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Analytically Speaking: Breaking Down Miami’s Woes

Lang Greene takes a deeper dive into Miami’s offensive struggles in the early part of the season.

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Strange as it may sound, especially after coming one win shy of reaching the Eastern Conference Finals last season, there was a feeling that things would take a turn for the worse in Miami.

Free agency started on the right foot for the franchise, as the team re-signed center Hassan Whiteside to a four-year deal worth nearly $100 million. But soon, the defections began pouring in.

Veterans Luol Deng and Joe Johnson decided to take their talents to the Los Angeles Lakers and Utah Jazz, respectively. And then the big shocker: Dwyane Wade opted to sign with the Chicago Bulls. Next, any hope of a return to the court – at least in a Miami Heat uniform – for All-Star forward Chris Bosh was squashed by team president Pat Riley, who made it perfectly clear that the franchise was moving on from the sidelined star.

As it stands currently, the Heat (2-8) have lost six straight contests and starting point guard Goran Dragic is on the shelf nursing an ankle injury with a return date still up in the air.

One of the primary reasons the Heat are struggling has been their inconsistent offensive attack. The fact that the team has struggled putting the ball in the hoop wouldn’t surprise even the most casual fan since losing Bosh, Wade, Deng and Johnson alone would put any team on the ropes.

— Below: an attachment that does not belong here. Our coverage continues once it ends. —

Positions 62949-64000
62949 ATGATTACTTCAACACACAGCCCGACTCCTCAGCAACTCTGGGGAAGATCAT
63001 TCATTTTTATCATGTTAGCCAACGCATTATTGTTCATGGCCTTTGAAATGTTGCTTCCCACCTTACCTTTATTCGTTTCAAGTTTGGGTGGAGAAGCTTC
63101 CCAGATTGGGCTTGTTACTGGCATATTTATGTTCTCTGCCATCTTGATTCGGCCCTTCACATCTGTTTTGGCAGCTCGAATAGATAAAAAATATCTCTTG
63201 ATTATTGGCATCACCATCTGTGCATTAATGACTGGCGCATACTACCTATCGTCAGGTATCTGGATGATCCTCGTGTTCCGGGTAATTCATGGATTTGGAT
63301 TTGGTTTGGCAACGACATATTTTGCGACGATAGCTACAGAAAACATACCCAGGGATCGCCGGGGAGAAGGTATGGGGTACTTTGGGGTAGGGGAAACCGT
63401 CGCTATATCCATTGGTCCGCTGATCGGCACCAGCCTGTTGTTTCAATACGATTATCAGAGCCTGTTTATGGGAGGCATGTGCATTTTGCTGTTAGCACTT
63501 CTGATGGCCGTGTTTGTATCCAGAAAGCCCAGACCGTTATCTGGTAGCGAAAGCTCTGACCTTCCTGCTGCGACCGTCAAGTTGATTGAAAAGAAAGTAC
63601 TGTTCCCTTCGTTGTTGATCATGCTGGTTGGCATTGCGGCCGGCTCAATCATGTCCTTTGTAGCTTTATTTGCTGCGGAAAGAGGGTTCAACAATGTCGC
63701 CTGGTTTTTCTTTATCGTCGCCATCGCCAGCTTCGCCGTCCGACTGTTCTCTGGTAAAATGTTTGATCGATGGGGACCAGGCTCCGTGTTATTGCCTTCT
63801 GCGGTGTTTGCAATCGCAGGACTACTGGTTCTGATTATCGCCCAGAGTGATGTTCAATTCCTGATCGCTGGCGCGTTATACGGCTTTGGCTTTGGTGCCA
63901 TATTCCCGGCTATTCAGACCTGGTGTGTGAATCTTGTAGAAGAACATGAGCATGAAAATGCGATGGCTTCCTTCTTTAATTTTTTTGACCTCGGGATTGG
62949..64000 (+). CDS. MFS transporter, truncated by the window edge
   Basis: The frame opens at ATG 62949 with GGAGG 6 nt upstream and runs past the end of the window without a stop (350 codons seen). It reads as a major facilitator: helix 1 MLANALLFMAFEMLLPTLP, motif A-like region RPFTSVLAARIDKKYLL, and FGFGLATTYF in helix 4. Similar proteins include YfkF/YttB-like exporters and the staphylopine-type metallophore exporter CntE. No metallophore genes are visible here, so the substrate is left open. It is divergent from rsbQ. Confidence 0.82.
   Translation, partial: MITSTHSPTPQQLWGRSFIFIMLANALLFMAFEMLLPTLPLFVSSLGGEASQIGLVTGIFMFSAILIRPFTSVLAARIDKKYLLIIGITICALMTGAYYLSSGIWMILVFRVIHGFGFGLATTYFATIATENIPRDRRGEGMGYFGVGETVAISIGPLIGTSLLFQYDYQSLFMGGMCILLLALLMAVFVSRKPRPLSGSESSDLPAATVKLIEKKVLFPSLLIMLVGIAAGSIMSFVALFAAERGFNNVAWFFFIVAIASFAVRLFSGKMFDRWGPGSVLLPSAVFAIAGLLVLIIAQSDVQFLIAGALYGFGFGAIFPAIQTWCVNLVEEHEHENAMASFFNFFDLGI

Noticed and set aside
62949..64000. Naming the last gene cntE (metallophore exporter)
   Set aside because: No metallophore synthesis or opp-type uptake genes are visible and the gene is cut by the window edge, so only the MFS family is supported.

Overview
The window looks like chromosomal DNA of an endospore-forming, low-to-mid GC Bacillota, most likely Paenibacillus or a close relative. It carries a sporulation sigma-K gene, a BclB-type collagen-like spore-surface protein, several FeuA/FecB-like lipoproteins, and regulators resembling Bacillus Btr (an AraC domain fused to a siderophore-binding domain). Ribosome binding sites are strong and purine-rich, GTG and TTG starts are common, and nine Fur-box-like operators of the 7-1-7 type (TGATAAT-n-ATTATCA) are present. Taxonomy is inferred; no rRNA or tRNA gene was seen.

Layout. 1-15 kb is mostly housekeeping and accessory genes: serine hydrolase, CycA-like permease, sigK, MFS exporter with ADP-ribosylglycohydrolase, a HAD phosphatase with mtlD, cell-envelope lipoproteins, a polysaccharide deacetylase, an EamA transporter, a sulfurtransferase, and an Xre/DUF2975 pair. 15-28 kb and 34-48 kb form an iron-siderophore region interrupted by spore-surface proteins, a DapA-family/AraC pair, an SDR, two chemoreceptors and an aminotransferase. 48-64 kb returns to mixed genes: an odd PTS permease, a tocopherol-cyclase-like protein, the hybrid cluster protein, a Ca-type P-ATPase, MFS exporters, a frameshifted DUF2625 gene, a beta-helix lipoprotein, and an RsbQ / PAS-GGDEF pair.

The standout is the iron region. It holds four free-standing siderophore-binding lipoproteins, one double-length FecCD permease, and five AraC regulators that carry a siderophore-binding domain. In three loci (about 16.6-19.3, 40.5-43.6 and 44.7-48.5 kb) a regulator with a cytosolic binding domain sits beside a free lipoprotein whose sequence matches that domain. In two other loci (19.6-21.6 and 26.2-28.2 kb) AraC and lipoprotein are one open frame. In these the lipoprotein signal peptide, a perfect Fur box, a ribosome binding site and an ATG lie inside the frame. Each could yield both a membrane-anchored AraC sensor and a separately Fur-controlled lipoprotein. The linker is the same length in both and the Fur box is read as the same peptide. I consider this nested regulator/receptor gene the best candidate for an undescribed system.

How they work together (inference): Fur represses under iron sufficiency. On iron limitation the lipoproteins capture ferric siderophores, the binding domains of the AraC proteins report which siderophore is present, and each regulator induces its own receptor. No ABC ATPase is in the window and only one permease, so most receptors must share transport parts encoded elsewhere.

The team is averaging 94.4 points per contest, which ranks 29th in the league in scoring. And even though their defense (97.5 points) has been sturdy, it hasn’t been enough to offset the offensive woes.

But let’s dig deeper and evaluate just what is going wrong with the Heat’s offense.

Drives to the basket

Miami lacks knockdown three-point shooters and most of their offensive possessions are focused on trying to create penetration. According to NBA.com, the Heat lead the league in drives to the basket with 38.7 per contest. But in a cruel twist of fate, Miami ranks dead last in field goal percentage off those drives – connecting on just 35.2 percent of their attempts (6.4 out of 18.2) through the first 10 games of the campaign.

The loss of Dragic in this regard hurts the unit, as the veteran connected on 48 percent of his field goal attempts classified as drives. However, the duo of Dion Waiters (4.9 attempts) and Justise Winslow (4.3 attempts) have combined to shoot 30 percent on their drives to the basket.

Post Touches

The Heat feature one of the most dominating big men in the game today in Whiteside, who is averaging a monstrous 18.2 points and 15.9 rebounds per game this season.

Miami currently ranks seventh in post touches (17.6) and 12th in field goal percentage (62.5 percent) and shot attempts (9.6) per game in the post. However, the team ranks second in the league for the most turnovers from the post (1.5), behind the Oklahoma City Thunder (1.8).

Whiteside, as the team’s lone interior threat, accounts for 9.3 post touches per night – with no other Miami player averaging more than 1.9 per contest.

Pull Up Shooting

The pressure on Whiteside on the low block is magnified by the team’s struggles from the perimeter. According to NBA.com, Miami is 29th in the league in points generated from pull-up jumpers (12) on a nightly basis.

Outside of Josh Richardson, who is shooting 50 percent on his pull-up jumpers, no Miami player is shooting over 40 percent in this category. Guard Tyler Johnson’s 37 percent from the floor on pull-up jumpers holds the team’s second-best mark. Veterans Luke Babbitt, Waiters and Dragic are all shooting below 30 percent in pull-up shooting situations on the season.

The trio of Dragic, Wade and Bosh was never considered an offensive juggernaut, by any stretch of the imagination; however, they bailed out the team on countless occasions. For now, the team is waiting on the new core to develop their offensive prowess while continuing to tighten up their already solid defense.

Lang Greene is a senior NBA writer for Basketball Insiders and has covered the NBA for the last 10 seasons

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